About- Philip Joyce
Trying to keep up with the ever-popular double, triple and imperial IPAs is no easy task. It seems like every time you turn around some brewery is adding a new face-melting IPA to their line-up or collecting accolades for an exceptional year-rounder. So how do these breweries impart those incredible hop flavors and aromas in their beer and what can I do to make a better homebrewed IPA? In this weeks’ homebrew column, Homebrewing: Make a Hop Statement I’m going to share some of my favorite hopping techniques and the reasons behind using them.
I’m a huge advocate of the brewers’ saying that “Brewers make wort and yeast make beer.” Without healthy yeast, you cannot make the best beer possible. So step up your homebrew game with a yeast starter and improve your next batch of homebrew!
If you’re already brewing your own beer, you’re probably like me. You care about quality products and aren’t afraid to try doing it on your own and dabbling in new things. I love to cook extravagant meals and have dabbled in building furniture (including boss kegerators), growing a vegetable garden and growing my own hops.
Wild Woods Brewery is one of my new favorite places in Boulder. In my initial visits to the brewery, I was very impressed with their six core beers (check out the review). But when the opportunity presents itself, I must try the small batch options. In my most recent trip, both Erin and Jake brewed Pale Ales individually and each showcase a different single hop variety. I got to try both beers head-to-head and here are the results of Jake vs. Erin.
While following clone recipes and recipes produced by others is a great way to get started and master your specific equipment, developing your own recipes is where the beauty of brewing really begins. The process of creating a beautiful masterpiece and sharing something that is solely your own with friends and family is incredibly exciting. Other than ‘saving money’ which, lets be honest is not true at all, we want to make something that we’re proud to call our own. That is the joy of homebrewing. This weekend I will be brewing an IPA and want to share my methodology in hopes that it will help in developing your recipe.
The craft beer industry is a collaborative world. When the great minds of two breweries come together, the results are often twice as good. The barrel aged project between Hair of the Dog and Deschutes that results in Conflux #1 is an excellent example of this collaborative style.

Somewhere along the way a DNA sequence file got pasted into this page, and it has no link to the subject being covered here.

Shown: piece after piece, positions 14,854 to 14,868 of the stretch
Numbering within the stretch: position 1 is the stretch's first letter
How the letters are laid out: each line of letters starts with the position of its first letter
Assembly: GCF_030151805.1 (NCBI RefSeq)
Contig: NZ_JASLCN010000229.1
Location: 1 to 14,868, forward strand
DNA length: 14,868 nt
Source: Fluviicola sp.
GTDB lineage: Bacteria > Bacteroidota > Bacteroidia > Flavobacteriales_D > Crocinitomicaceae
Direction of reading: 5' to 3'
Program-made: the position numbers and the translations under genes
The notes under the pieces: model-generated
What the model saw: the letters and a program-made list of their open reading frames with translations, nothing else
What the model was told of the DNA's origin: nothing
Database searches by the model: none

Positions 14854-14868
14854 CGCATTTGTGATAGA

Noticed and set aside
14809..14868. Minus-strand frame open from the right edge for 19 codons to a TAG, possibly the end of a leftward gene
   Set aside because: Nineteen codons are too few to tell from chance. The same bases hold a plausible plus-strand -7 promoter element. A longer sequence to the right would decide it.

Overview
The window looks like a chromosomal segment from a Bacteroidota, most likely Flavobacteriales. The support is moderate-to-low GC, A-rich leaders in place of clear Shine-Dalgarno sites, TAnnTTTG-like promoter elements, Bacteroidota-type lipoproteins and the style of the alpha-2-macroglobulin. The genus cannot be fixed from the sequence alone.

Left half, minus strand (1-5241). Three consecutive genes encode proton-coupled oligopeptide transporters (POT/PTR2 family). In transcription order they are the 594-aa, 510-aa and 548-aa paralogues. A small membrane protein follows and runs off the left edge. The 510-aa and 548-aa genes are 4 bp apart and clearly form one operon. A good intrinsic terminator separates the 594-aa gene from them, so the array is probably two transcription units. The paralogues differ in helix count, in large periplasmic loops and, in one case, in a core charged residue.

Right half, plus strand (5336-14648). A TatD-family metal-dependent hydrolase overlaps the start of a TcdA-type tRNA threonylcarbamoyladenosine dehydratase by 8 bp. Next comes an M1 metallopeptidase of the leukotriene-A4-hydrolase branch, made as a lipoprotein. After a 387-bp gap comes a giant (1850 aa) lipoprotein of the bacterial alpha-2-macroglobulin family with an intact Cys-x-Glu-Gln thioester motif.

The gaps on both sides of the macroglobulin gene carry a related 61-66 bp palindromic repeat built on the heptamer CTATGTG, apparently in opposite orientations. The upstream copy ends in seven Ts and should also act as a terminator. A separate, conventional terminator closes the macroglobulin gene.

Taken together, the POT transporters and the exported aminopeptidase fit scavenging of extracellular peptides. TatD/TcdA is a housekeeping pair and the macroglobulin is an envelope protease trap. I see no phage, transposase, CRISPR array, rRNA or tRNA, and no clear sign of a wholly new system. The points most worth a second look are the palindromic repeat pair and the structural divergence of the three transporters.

Here at PorchDrinking.com we love festivals. We are festivarians. Beer festivals, music festivals, bacon festivals, you name it! The opportunity to rub elbows and share stories and experiences with like-passionate people makes us giddy. On the horizon this weekend is the Avery Strong Ale Fest in Boulder, Colorado. The beers will be big and our smiles will be even bigger. Join us on the porch in preview!
Crystal Springs Brewing Company – Boulder, CO
South Ridge Amber pours a beautiful deep amber color with nice reddish hues streaking through the glass when held to the light. The beer has high clarity and proudly displays a dense aromatic head. Aromas of grapefruit, ripe bartlett pears, pine and fresh cut wild flowers are present.
As micro and nano breweries continue to open in the front range faster than dandelions in the spring time, so does my desire to discover them. Wild Woods Brewery is nestled in a small industrial-zoned area of Boulder that hosts large business powerhouses the likes of Ball Industries. While the brewery is off the beaten path and nearly impossible to find if it weren’t for their small garage sale sized ground sign with ‘Wild Woods Brewery’ and an arrow hand-drawn with a Marks-a-lot, it is exactly what owners Erin and Jake have dreamt about for the last five years.